During a meeting in North Texas on Tuesday, the nation’s Transportation Security Administration chief David Pekosky and airport and airline leaders said there will be inevitable ‘barriers’ this summer as they anticipate the largest crowds of airport passengers since the COVID-19 pandemic began.
Labor shortages and high demand have trapped the travel industry, and Pekoske said the agency is ready to deploy up to 1,000 TSA agents and K-9 units to pain points across the country to counter potential backlogs at airport security checkpoints. The Transportation Security Administration has created a new position for new employees that will allow them to pick up speeds faster and staff checkpoints better, helping experienced TSA agents with tasks that do not require certification.
“We expect the summer to be very busy,” said Pekosky, who was nominated for a second five-year term by President Joe Biden this week. “It doesn’t mean there won’t be some hiccups along the way – these things will happen, but we will do everything we can to recover quickly.”
Pekoske was joined Tuesday at Coppell in the Homeland Security offices by some of the most influential leaders in the US travel industry, including American Airlines CEO Nick Calio, DFW International Airport CEO Sean Donohue, and Faye Malarkey Black, CEO of Consortium Regional Aviation.
Donohue said DFW Airport expects domestic traffic to be around “98 or 99% from 2019,” with the only drop in travel to Asia.
Each of the groups represented at the meeting It has dealt with its own hurdles since travel began to pick up quickly last spring, issues that have intensified in the 12 months since.
Some expect airport crowds to exceed 3 million passengers per day on this summer’s busiest travel day between Memorial Day and Labor Day. But demand comes with challenges, too.
Pilots are complaining of fatigue and flight cancellations as summer approaches at airlines including Fort Worth-based American Airlines, Dallas-based Southwest Airlines, Alaska and Delta. Airport restaurants are again begging for staff, and there has also been a shortage of workers at car rental desks, airline customer service call center workers and people pushing wheelchairs and ground staff pulling planes back and forth from gates.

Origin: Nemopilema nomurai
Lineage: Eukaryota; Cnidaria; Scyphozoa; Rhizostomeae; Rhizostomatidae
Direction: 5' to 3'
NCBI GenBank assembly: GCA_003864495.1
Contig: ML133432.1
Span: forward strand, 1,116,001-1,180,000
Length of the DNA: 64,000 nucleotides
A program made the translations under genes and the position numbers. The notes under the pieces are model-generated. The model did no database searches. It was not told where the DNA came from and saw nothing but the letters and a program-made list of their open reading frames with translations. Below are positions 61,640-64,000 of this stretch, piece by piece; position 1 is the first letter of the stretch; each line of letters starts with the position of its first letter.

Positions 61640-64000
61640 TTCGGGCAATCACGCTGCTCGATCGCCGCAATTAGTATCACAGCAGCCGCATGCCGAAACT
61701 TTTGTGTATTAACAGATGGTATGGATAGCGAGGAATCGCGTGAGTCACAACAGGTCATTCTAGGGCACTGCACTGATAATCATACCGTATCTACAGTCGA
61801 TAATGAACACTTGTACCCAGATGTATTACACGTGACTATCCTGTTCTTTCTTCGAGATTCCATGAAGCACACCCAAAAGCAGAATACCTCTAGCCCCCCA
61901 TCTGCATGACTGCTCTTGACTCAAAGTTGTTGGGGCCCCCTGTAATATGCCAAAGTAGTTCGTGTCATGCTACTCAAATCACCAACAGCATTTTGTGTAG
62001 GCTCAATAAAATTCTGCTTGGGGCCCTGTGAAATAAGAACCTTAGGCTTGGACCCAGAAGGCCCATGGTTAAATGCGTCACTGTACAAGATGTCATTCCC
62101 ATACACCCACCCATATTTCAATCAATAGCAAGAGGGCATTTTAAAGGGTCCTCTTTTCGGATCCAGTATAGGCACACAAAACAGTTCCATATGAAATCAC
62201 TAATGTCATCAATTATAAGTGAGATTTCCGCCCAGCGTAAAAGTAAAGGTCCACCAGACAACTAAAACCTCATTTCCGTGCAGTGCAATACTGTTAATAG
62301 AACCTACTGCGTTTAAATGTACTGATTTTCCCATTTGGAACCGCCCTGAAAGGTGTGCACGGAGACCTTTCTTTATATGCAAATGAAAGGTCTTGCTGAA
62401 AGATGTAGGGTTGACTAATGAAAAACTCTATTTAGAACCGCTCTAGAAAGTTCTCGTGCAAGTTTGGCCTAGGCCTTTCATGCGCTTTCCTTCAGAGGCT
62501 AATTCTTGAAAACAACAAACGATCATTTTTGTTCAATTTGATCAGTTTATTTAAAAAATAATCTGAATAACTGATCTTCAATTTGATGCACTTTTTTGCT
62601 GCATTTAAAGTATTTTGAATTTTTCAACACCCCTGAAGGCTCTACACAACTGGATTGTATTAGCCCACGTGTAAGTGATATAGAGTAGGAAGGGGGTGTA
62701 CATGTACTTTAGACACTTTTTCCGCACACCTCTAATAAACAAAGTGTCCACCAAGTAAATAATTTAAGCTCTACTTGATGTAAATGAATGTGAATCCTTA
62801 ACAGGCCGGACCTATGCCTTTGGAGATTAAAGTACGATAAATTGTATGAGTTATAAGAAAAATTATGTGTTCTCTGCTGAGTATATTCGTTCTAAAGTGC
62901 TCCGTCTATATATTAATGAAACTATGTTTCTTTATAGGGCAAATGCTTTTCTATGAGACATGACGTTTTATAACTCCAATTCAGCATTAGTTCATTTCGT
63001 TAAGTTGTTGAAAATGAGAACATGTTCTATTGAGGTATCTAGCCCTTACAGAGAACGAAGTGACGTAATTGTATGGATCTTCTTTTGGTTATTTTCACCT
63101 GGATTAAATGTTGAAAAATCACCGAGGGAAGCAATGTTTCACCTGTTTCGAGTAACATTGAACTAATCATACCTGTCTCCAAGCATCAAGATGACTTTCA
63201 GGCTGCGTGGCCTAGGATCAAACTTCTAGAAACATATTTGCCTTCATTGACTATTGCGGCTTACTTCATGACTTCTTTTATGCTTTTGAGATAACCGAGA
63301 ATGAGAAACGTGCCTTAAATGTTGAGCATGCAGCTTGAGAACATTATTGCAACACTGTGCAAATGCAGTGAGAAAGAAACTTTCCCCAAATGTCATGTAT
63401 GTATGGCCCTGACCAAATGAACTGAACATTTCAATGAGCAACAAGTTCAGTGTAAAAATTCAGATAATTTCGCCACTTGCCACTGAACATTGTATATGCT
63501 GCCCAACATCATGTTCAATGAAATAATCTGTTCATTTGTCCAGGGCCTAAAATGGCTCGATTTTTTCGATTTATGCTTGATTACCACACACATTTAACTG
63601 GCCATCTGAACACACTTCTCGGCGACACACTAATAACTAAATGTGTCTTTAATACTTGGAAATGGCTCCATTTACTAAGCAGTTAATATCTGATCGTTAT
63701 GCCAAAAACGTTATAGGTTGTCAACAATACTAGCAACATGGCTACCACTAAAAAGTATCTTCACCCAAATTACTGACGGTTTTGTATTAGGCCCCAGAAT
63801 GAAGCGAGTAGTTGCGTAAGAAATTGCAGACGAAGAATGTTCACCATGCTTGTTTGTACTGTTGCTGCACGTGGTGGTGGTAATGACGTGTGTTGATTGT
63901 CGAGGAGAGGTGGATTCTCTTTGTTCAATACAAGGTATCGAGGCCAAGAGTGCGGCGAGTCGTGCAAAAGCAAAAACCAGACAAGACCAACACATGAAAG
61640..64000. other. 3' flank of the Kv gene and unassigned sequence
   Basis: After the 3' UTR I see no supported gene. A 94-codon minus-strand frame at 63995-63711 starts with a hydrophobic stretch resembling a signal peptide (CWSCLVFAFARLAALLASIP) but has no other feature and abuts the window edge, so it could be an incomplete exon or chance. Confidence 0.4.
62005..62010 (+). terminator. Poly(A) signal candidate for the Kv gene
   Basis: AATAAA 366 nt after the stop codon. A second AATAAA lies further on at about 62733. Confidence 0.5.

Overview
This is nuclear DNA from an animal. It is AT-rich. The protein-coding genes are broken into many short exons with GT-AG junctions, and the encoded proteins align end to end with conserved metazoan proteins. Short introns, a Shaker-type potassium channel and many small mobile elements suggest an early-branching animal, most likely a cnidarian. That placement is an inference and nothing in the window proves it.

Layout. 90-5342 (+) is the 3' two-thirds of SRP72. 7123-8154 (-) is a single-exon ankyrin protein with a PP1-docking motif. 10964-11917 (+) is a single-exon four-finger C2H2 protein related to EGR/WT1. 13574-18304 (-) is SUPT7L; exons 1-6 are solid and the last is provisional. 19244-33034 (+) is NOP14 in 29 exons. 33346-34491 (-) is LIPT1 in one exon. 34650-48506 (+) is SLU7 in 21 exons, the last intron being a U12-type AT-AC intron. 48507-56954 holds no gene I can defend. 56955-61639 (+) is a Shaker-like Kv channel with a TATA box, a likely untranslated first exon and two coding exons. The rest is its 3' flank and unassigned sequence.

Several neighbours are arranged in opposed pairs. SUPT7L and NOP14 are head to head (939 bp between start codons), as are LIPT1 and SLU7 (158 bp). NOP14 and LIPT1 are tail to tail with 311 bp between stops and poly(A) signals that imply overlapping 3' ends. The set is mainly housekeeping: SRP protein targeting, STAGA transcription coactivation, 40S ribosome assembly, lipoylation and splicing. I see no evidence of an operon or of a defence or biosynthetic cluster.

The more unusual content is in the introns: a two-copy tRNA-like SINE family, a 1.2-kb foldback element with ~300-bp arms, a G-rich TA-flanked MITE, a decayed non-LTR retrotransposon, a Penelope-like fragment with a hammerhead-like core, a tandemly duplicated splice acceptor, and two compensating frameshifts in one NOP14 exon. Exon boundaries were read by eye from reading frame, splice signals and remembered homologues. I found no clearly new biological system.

“Everyone is facing a labor shortage. Airlines and TSA are no different,” said Paul Doyle, vice president of the National Association of Air Carriers. “At just about every level you can think of in the aviation industry, we can talk about having a labor shortage.”
The airlines themselves are running reliable operations this summer and reducing the number of delays and cancellations that sometimes hit travelers during peak periods last year. This has resulted in some, including Southwest Airlines, cutting thousands of flights from their schedules. While that may help airlines run on time, it will also mean planes will be more full and pressure will be on airport workers, including TSA agents, to get these travelers to flights on time.
But regional carriers, which fly about 43% of all scheduled flights in the United States, say they are facing a labor shortage as employees like pilots are poached by the larger airlines. That could create problems connecting smaller destinations with larger hub airports, Black said.
“Experimental shortages are affecting the area, and we expect to see small communities hardest hit,” Black said. “We expect this trend to continue, but these pain points will assert themselves in the centers also.”
The TSA has already experienced some unusually long wait times at airports that have seen passenger numbers surpass 2019 levels, including Austin-Bergstrom International Airport and Orlando International Airport.
Pekosky also warned that many travelers this summer may board a plane for the first time in three years, especially as masking and COVID-19 restrictions have fallen in many parts of the country and international travel restrictions have been lifted.
“The number of people who worked on concessions before the pandemic just aren’t there now,” said Kevin Burke, president of Airports Council International in North America. “They’re back, but they’re not near where they should be.”
This confluence of issues could lead to a challenging summer for travelers and airline employees alike.
“So we really ask that we try to be patient and understanding when they deal with staff at the airport,” Doyle said. “Everyone trying to do their best work can make sure that this is as safe and secure and also as comfortable as it can be under normal circumstances but especially when you have those tough days where you have storms that crash the system.”